When cruising along on Highway 50 near Royal Gorge, there are dozens of unique old fashioned tourist traps on the edge of Cañon City. The Arkansas River is right next door, so most of the local shops cater to white water rafting ventures, but there are a few weird tourist traps in the mix too. The Gold Mine Rock Shop is one of the largest gemstone and petrified wood stores in the Rockies. Hours can be spent looking through all the fine precious stones and big landscaping rocks are available too. There are a couple of traditional trading posts in this area that market authentic native artisan crafts and high quality western wear. Everything from custom saddles to tomahawks can be found in the trading posts and there are old fashioned arcades too. 
The weirdest of the weird in the Highway 50 Royal Gorge tourist trap zone has to be the Dinosaur Experience. Just seeing the gigantic life size brontosaurus standing by the road is enough to captivate all who pass by. Northern Colorado is a haven for dinosaur fossil hunting, so the Dinosaur Experience is a good primer for what lies in store further down the road.
Visiting a tourist trap can brighten up a long day or it can be a complete let down. The smiles or frowns all depend on the attitude when first stepping through the door, so be prepared to deal with those who would just prefer to wait in the car. Dragging an unwilling passenger into a tourist trap definitely is part of the game and this can lead to some good laughs! The tourist trap experience definitely is something to cherish during a long road trip.  For those who relish the thought of being an adventurous shopper, the Highway 50 tourists traps near Cañon City are certainly worth making the pilgrimage happen! 

Cokedale Coke Ovens ~ Colorado











Cokedale Coke Ovens ~ Colorado



Depending on the eyes of the beholder, the abandoned industrial relics of the past can either be environmental eyesores or scenic treasure troves. There are many old industrial sites in the Rocky Mountains that were abandoned shortly after the natural resources played out during key periods in history.  Many of the abandoned sites are from the Colorado gold and silver rush era of the mid 1800s, while others came from times of war, the industrial age and the years of westward expansion.  In nearly every case, after the prices of ore flattened out and smelting was no longer necessary after the demand was met, the industrial operations ceased and the structures were left behind.  Cleaning up their own mess is not exactly what American industries are noted for, but at least some of the old industrial age structures have now become tourist attractions because they were successful environmental restoration projects.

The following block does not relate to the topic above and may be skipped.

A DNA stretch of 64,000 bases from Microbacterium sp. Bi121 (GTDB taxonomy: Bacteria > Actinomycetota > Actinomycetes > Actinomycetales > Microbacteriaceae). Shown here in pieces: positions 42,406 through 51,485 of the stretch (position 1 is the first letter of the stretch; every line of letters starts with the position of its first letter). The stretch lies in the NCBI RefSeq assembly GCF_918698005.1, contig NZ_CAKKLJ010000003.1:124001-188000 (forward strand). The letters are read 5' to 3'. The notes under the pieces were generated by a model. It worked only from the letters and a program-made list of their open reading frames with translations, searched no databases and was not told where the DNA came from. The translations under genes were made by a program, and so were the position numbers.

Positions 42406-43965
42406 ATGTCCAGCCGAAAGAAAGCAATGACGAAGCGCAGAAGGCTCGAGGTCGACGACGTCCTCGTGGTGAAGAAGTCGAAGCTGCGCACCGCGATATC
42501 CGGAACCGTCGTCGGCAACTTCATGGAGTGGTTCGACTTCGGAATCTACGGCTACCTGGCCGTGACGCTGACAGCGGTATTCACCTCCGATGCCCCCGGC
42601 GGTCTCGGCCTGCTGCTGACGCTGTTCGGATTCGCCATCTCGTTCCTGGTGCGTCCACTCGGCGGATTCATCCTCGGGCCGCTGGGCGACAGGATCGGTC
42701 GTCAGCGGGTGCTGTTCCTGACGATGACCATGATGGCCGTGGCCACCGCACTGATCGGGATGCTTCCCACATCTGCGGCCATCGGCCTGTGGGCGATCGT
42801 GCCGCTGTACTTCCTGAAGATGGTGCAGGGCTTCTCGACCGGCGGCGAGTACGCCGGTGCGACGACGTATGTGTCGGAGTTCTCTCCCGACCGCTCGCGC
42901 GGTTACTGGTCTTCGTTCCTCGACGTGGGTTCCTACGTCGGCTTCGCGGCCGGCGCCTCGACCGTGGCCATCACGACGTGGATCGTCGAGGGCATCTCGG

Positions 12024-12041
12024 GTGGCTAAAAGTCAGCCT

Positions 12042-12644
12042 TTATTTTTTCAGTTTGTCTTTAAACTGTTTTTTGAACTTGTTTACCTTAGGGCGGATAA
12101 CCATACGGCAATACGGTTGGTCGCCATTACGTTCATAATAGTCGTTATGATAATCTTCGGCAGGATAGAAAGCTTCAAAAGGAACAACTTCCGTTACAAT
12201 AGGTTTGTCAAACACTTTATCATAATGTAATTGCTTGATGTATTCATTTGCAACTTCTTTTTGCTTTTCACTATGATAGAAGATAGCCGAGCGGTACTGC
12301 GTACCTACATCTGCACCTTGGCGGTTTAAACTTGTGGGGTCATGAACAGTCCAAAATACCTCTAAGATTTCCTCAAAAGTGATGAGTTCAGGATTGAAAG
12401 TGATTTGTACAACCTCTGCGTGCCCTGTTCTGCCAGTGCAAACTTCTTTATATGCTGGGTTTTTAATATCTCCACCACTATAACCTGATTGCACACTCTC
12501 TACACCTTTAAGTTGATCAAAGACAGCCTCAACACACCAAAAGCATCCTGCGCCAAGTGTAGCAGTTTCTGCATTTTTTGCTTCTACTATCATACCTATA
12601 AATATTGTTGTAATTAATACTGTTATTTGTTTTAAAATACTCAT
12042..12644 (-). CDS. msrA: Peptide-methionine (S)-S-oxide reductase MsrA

Fat cats that turned a profit from industrial operations back in the 1800s rarely seemed to be concerned about cleaning up their own environmental disasters, so future generations got stuck with the consequences of the negligent behavior.  Some of the decrepit old abandoned mines are too dangerous to visit, because of ore processing contaminants, heavy metals and coal ash.  There are several Superfund Cleanup Sites in Colorado that have yet to be addressed, but overall, the reclamation projects have made headway.  Because the American culture values the historic past, the environmental cleanup projects usually include preserving the old structures for historical significance, which end up being tourist attractions.
The Cokedale Coke Ovens Historic Site is an example of how an old abandoned industrial area can be preserved as a historic attraction by means of environmental restoration.  Visitors that are interested in the history of the west are fascinated by these kinds of places, because these industrial sites enable visitors to relive an age when processing raw materials in a big hurry was necessary during times of westward expansion.  The Cokedale Coke Ovens produced a lot of coke long ago, which is an interesting topic in itself.  Coke is basically baked bituminous coal and this type of processed coal is necessary for making steel, because of its clean burning properties and the extremely high temperatures it yields.  The steel mills in Pueblo, Colorado are famous for making the steel that built the west and Cokedale supplied much much of the coke that was used for fueling blast furnaces in the iron foundries.  The Cokedale Coke Ovens supplied the heat that kept the molten steel flowing during an age when the railroads were spanning the west.
As part of the reclamation project, the Cokedale Coke Ovens were designated as a historic site.  This site is open to the public and access is free of charge.  The foot trails are easy to follow from the roadside, so it is easy to take a closer look at the old structures.  This is a great place to wander around, while learning a little something about Colorado’s historic past!
The Cokedale Coke Ovens are just a short drive away from Trinidad, Colorado and this site is easy to get to from Interstate Highway 25.  The little community of Cokedale is right next door to the coke ovens and this old historic town is also well worth checking out.  The Cokedale Coke Ovens present good photo opportunities and children genuinely take interest in discovering old the old artifacts.  If experiencing the 1800s industrial age of Colorado suits your fancy, then the Cokedale Coke Ovens is the place to go!